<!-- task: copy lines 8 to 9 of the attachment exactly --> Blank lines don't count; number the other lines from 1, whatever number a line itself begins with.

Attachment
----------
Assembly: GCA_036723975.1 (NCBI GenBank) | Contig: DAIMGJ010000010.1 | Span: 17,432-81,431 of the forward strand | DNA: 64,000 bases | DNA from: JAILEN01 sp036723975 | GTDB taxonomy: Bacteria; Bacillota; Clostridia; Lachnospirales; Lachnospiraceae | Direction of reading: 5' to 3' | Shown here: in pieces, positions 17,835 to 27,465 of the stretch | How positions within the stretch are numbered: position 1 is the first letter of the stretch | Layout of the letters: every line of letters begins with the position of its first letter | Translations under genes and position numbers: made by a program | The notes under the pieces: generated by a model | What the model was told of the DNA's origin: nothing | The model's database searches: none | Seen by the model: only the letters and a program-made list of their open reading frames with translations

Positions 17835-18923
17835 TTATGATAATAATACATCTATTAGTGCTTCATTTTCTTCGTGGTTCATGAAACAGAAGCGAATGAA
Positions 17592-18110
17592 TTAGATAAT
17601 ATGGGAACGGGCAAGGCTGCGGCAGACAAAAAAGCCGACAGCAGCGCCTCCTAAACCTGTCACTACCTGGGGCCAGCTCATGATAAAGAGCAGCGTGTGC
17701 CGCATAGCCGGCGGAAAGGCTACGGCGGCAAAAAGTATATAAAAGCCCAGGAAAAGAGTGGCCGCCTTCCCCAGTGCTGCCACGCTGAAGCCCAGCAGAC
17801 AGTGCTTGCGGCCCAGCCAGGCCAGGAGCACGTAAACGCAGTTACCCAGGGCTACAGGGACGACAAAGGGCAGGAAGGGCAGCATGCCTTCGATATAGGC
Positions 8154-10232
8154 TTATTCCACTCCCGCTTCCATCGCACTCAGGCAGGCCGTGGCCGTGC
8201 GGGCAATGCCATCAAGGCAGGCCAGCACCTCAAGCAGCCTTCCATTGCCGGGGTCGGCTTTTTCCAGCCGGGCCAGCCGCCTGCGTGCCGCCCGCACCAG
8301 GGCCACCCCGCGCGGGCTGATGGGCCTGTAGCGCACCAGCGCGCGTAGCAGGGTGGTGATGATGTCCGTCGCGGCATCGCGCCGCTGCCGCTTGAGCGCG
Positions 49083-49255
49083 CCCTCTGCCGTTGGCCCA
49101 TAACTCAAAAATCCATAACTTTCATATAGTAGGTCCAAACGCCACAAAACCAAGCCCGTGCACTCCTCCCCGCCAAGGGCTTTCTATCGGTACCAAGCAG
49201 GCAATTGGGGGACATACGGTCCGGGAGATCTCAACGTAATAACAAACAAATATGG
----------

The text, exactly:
17801 AGTGCTTGCGGCCCAGCCAGGCCAGGAGCACGTAAACGCAGTTACCCAGGGCTACAGGGACGACAAAGGGCAGGAAGGGCAGCATGCCTTCGATATAGGC
Positions 8154-10232